Catholic Social Services Victoria hosted a virtual book launch for the book Serving communities with courage and compassion.
Containing a wealth of wisdom about the state of social services in Australia, the book, published by Conner Court, is a collection of pieces inspired by the sessions from this year’s CSSV conference where over 280 participants gathered from across Australia and New Zealand.
Executive Director of CSSV Joshua Lourensz explained, ‘this book is about extending the larger conversation that began at the conference, taking the themes and engaging with it in the context of a difficult time for Australia and the world.’
With over fifty people involved in its creation, it is the fourth book to emerge from recent Catholic social services conferences.
The book was formally launched by Archbishop Peter A. Comensoli, and featured an address by Dr Ursula Stephens, CEO of CSSA, and was moderated by Joshua Lourensz.
Gabrielle McMullen AM, former Deputy Vice-Chancellor at Australian Catholic University, is one of the book’s editors and reminded attendees of the social context during which the conference took place back in February: severe drought, devastating bushfires, summer floods and their economic and social consequences, and the ongoing challenges of the sexual abuse crisis. 'There was already a hint of the emerging new coronavirus.'
Gabrielle recalled a delegate from the conference remarking she ‘had never been to a conference that was so right for the times’. In the same way, she added, the aim in creating the book was to 'provide a volume that was right for the times.’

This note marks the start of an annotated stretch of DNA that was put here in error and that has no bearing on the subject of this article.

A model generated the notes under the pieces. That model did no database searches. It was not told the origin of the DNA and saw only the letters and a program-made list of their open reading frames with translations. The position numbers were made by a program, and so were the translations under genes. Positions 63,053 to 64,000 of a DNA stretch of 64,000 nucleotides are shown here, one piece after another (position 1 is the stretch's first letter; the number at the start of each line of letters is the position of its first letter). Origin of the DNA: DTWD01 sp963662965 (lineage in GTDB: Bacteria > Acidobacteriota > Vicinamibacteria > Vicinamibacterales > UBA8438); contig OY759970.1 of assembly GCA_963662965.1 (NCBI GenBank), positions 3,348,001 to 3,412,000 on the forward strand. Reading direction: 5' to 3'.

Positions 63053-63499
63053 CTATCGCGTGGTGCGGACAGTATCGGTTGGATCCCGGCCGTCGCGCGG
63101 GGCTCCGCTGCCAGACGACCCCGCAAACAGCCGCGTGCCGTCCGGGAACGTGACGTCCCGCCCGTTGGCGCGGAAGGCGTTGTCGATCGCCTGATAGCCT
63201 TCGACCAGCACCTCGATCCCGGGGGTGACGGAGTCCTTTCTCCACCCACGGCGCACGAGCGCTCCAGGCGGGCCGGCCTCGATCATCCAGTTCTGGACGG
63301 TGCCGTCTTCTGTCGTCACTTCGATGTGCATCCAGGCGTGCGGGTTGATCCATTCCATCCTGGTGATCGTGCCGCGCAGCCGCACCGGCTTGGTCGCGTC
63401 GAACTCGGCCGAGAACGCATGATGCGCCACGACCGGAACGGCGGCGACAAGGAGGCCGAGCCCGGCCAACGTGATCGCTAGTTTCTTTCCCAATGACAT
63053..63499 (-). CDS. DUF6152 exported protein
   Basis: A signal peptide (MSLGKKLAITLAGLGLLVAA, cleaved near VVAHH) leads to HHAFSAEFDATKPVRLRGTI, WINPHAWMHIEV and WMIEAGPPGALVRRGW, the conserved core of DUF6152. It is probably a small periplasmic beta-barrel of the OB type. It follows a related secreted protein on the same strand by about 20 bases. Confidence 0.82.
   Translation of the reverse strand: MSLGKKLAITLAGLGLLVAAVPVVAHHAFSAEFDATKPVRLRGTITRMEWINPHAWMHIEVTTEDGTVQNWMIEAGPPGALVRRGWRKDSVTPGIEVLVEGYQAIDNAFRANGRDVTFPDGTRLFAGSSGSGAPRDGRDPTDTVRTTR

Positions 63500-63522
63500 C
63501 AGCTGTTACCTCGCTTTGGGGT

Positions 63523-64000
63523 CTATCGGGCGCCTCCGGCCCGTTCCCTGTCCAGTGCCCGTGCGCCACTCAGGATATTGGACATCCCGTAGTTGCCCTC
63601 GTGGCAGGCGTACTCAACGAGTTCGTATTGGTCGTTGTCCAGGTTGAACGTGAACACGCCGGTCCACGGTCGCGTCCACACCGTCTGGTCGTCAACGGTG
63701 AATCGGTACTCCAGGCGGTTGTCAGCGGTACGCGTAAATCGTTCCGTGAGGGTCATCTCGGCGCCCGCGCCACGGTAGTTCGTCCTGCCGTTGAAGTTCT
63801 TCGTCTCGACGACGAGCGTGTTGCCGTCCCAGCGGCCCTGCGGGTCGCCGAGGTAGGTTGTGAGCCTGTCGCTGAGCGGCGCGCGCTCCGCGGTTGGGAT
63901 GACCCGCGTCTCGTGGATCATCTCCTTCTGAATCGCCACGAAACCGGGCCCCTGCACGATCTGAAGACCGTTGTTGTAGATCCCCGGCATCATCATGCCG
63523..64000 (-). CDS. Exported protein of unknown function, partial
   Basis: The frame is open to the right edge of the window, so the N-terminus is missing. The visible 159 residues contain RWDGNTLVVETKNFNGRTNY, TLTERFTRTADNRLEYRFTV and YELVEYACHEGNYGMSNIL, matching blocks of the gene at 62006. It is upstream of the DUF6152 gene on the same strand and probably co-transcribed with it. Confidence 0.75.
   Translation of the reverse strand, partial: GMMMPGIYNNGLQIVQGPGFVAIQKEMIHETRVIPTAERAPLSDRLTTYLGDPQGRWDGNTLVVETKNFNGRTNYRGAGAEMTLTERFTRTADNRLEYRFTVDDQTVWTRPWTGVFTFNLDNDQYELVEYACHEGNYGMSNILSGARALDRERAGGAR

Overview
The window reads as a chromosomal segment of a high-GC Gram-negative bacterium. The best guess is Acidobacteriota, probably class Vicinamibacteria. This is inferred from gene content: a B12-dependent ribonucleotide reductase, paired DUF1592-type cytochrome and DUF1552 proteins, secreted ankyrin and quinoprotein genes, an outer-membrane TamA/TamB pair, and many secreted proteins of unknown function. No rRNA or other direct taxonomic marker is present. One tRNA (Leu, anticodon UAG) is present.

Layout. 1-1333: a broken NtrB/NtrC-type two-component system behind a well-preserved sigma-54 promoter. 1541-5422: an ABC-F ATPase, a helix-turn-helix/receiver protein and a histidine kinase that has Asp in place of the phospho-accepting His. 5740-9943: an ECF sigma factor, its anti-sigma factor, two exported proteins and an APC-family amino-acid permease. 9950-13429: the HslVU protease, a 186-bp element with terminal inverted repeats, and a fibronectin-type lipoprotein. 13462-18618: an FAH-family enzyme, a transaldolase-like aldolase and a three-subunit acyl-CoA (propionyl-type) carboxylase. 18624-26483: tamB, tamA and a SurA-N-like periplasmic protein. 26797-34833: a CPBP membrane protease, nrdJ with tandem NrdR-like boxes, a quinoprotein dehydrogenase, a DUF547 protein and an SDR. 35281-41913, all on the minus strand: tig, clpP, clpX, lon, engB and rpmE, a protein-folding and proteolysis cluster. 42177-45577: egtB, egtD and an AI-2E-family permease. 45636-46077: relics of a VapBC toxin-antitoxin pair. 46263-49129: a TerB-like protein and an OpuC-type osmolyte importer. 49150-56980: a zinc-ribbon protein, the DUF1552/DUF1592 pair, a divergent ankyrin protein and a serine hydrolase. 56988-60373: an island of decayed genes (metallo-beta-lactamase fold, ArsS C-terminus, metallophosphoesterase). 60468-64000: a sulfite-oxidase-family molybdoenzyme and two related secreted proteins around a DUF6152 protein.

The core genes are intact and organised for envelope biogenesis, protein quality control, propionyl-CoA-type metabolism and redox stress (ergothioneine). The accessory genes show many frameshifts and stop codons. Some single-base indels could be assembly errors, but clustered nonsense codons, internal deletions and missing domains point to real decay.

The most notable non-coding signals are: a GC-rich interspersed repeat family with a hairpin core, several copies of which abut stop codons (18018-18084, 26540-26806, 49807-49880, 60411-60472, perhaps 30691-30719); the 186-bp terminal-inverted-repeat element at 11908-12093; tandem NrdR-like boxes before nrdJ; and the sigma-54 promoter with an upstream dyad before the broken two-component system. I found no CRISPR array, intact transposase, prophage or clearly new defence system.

According to Gabrielle, it’s a book to bring the inspiration and the momentum of the conference to the challenges of social services. It aims to capture the lessons and ‘the sense of hope that emerged from examples of service recounted at the conference,’ while exploring the richness of Catholic social teaching.
‘Conference books can often be dry technical volumes, but this one is different,' she said. 'This one is about people. People whose stories make mission a reality. Those needing homes, people coping with bushfires, families needing childcare. And it’s also about those in the sector who respond to the need.’
Before officially launching the book, Archbishop Peter referred to Pope Francis’ most recent encyclical Fratelli Tutti, which outlined the need for social friendship, as part of the rationale behind Catholic social services.
‘Social services is the what. Social justice is the how, and social friendship is the why. We might also look at it as the hands, the head, and the heart,’ he said.
The Archbishop referred to a chapter in the book, the Macarata on healing the wounds of the past, referring to a First Nations’ word on the restoration of peace after a dispute. He stressed the importance of passing along stories like those listed in the book as a function of healing and restoring peace.
'To walk that path of friendship is to go on a pilgrimage together,' he said.
The archbishop shared hopes that people might read, reflect and grow with the volume.
'As people in social services, we are driven by Catholic social teaching on injustice. May we be people who, in faith and hope and love, work with social friendship together.'
Joshua Lourensz recommended the book for anyone in governance roles in social services, but added there are lessons for health, education, and business sectors.
‘This book is a valuable resource for anyone working in mission-inspired social service organisations, but there are also numerous lessons for parish and school communities, education and health-care settings,’ said Josh.
‘With 350 pages, the book covers many aspects of mission and service. It’s a great example of social services working together with the broader community to put something out that will be useful to everyone.’
Copies of Serving communities with courage and compassion are available for purchase online from Connor Court publishing.
Melbourne Catholic04 March 2021
Melbourne Catholic02 March 2021